Plus: we've received a great response to Challenge 06 from Dani, and a fantastic new approach to Challenge 03 from Paul.
Challenge 07 from Collaborative Mathematics is here! Watch the video, try out the probability experiment, and send in your data. Or, tackle it theoretically!
Plus: we've received a great response to Challenge 06 from Dani, and a fantastic new approach to Challenge 03 from Paul.
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There are several very cool blogs out there  among them Math Mistakes and Bridging the Gap  that highlight the value of thinking deeply about student responses, the mistakes they make, and the explanations they give for doing things the way they do.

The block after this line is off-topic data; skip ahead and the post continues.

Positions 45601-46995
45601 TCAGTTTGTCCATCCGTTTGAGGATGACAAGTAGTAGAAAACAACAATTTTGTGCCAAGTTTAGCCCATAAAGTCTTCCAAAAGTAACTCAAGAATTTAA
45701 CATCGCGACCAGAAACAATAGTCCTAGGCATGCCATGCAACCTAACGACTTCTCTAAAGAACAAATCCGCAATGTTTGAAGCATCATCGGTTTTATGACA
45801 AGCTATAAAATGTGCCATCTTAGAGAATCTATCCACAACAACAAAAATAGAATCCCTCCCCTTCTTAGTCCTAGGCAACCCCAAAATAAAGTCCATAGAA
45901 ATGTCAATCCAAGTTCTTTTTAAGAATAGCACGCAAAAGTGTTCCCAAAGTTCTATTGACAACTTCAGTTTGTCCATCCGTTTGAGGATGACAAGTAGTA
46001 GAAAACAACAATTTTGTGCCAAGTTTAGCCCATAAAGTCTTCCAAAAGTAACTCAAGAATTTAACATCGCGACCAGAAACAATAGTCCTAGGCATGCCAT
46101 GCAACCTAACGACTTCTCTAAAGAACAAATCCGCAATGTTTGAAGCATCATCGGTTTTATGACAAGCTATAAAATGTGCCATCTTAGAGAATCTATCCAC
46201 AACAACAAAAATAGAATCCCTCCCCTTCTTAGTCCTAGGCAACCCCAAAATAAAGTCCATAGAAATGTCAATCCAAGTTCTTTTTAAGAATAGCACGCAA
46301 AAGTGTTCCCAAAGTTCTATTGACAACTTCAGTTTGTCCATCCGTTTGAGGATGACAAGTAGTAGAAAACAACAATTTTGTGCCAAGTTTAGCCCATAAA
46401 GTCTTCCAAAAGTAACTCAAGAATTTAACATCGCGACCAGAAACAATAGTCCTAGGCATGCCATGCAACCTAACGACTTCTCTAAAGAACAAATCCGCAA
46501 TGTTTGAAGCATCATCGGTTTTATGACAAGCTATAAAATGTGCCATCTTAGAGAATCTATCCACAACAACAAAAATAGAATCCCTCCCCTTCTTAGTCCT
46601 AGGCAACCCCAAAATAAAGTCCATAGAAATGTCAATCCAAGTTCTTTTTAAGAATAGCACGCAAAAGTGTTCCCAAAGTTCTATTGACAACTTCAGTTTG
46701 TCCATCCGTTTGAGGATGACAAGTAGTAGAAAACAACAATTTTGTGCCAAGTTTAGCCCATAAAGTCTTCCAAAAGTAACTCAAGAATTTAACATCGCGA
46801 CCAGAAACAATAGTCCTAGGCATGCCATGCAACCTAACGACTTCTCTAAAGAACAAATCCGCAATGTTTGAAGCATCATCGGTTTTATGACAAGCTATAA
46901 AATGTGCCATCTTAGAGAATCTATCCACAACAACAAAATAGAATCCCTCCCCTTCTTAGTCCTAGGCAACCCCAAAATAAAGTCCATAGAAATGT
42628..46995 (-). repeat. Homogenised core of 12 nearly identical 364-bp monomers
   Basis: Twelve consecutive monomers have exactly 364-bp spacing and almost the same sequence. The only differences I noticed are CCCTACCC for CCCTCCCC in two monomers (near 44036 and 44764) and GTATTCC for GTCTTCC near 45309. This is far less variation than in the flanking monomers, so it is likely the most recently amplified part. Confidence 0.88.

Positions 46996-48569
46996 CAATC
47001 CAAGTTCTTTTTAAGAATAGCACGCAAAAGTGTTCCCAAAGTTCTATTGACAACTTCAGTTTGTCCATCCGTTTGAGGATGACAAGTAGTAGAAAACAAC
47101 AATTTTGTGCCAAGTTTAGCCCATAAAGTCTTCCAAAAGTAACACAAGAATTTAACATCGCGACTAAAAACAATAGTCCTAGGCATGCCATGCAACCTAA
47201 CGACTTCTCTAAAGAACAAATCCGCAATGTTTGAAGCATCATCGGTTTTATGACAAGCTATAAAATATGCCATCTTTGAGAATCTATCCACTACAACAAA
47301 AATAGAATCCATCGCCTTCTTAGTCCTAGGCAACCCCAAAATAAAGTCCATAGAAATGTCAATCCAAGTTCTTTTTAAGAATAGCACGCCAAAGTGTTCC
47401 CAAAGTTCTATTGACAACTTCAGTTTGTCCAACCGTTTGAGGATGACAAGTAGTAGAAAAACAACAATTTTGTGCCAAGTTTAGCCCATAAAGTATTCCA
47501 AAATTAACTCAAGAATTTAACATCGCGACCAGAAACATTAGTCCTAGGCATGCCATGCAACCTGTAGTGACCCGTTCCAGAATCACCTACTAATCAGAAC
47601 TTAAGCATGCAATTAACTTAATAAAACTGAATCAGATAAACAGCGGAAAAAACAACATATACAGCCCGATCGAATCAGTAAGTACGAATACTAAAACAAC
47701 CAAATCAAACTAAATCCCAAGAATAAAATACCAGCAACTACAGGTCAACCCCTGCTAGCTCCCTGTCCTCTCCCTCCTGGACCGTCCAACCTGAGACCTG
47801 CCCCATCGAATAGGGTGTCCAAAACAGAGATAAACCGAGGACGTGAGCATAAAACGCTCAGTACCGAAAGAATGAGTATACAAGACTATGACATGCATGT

One of the ideas behind Collaborative Mathematics has always been that participants could learn something from exploring other people's solutions, in addition to exploring the challenges. Some of the response videos in the archive contain mistakes, and I think that's fantastic. Rather than being an answer key of tidy solutions, they represent a library of arguments and ideas that require additional critical thinking. One aspect of this is that I avoid posting my own answers to the challenges. I don't want my way of solving a problem to be interpreted as "the right way" just because I'm the one who posed the challenge in the first place. Over the next few posts, though, I would like to share my thoughts on a particular solution as a way to talk about my own mathematical curiosity, and what I've learned from a really creative approach to one of the video challenges. But before I start going on and on about what I think, I want to give you a chance to explore for yourselves. Here's what I suggest: